- Michael Chabon on Judging Israel The best-selling author writes an op-ed in The New York
Times: "Let us shed our illusions, starting with ourselves, whoever we
are and however august our inheritance of stupidity. Let us not forget
the eternal hole in our human pocket. Let us not, henceforward, judge
Israel or seek to have it judged for its intelligence, for its prowess,
for its righteousness or for its moral authority, by any standard other
than the pathetic, debased and rickety one that we apply, so
inconsistently and self-servingly, to ourselves and to everybody else.
And let us not forgive ourselves — any more than we forgive Israel, or
than Israel can forgive itself — for that terrible inconsistency."
Brooks on European Values The Wall Street Journal contributor compares Europe and the
U.S.: "Europeans have a much stronger taste for other people's money
than we do. This is vividly illustrated by the recent protests in the
U.S. and Greece. Why are citizens rioting and striking in Greece?
Despite the worst economic crisis in decades, labor unions and state
functionaries demand that others pay for the early retirements, lifetime
benefits and state pensions to which they feel entitled. In America,
however, the tea partiers demonstrate not to get more from others, but
rather against government growth, public debt, bailouts and a
budget-busting government overhaul of the health-care industry. In other words, the
tea partiers are protesting against exactly what the Greeks are
demanding. It is an example of American exceptionalism if there ever was
- Frank Rich on Obama The New York Times columnist critiques the president's
leadership: "Obama’s excessive trust in his own heady team is all too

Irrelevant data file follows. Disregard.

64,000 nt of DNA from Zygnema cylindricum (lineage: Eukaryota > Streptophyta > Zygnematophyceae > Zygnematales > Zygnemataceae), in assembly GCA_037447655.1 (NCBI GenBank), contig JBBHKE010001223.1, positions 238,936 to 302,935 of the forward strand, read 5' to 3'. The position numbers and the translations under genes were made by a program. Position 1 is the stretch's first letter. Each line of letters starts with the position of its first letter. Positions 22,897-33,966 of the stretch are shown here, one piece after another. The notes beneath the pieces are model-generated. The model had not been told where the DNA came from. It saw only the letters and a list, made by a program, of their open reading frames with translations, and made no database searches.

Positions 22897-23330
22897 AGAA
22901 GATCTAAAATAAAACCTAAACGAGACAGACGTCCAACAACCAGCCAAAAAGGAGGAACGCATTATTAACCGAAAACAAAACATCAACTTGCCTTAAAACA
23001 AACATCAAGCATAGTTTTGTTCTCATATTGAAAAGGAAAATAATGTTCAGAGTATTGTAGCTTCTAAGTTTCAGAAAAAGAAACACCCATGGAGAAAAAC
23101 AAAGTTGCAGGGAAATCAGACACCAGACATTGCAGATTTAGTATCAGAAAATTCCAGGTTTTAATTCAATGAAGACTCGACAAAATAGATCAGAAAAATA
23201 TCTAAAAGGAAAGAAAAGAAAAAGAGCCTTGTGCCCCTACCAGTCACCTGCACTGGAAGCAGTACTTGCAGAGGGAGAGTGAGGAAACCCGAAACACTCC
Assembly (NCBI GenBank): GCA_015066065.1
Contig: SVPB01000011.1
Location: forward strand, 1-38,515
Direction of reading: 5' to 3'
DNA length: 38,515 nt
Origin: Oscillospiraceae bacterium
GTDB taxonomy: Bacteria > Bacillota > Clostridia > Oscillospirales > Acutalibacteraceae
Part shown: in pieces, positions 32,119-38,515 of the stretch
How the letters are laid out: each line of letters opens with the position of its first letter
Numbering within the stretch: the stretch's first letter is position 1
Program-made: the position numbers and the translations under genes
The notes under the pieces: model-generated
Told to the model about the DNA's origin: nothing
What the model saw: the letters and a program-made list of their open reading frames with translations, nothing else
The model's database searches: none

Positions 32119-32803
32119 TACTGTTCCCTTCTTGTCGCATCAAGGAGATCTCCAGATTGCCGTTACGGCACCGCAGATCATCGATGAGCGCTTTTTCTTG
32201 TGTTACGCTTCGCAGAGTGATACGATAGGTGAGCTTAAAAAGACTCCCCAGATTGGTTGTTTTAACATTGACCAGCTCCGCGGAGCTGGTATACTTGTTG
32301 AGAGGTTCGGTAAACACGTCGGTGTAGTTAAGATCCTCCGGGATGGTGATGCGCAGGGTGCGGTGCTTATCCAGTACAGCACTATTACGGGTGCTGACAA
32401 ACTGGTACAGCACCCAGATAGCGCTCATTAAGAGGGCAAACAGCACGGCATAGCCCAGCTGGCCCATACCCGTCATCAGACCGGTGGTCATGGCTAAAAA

often matched by his inherent deference to the smartest guys in the
boardroom in the private sector. His default assumption seems to be that
his peers are always as well-intentioned as he is. The single biggest
mistake he has made in managing the gulf disaster was his failure to
challenge BP’s version of events from the start. The company
consistently understated the spill’s severity, overestimated the
progress of the repair operation and low-balled the environmental
damage. Yet the White House’s designated point man in the crisis, Adm.
Thad Allen of the Coast Guard, was still publicly reaffirming his trust
in the BP chief executive, Tony Hayward, as recently as two weeks ago,
more than a month after the rig exploded. This is baffling."
Today on Instant Replay The editorial board says we
desperately need instant replay in baseball: "If there were any
lingering doubts that baseball should use instant replay for close
calls, then surely they must have died in Detroit on Wednesday night...
The crime was not Joyce's call — an honest mistake on a bang-bang play
that he quickly admitted and plainly regretted. These things happen. The
culprit was baseball Commissioner Bud Selig's stubborn
refusal to come to grips with that reality. Baseball allows use of
replay only to determine if a home run is valid. So Joyce was stuck, and
Galarraga was robbed."
- David Broder on a Bailout for Teachers The Washington Post columnist pushes for more funding in education: "We
cannot commit to raising standards in one breath and turn around and
issue layoff notices to thousands of teachers in the next. That would be
as unconscionable as vowing to rid Afghanistan of the Taliban while
simultaneously pulling out NATO troops."
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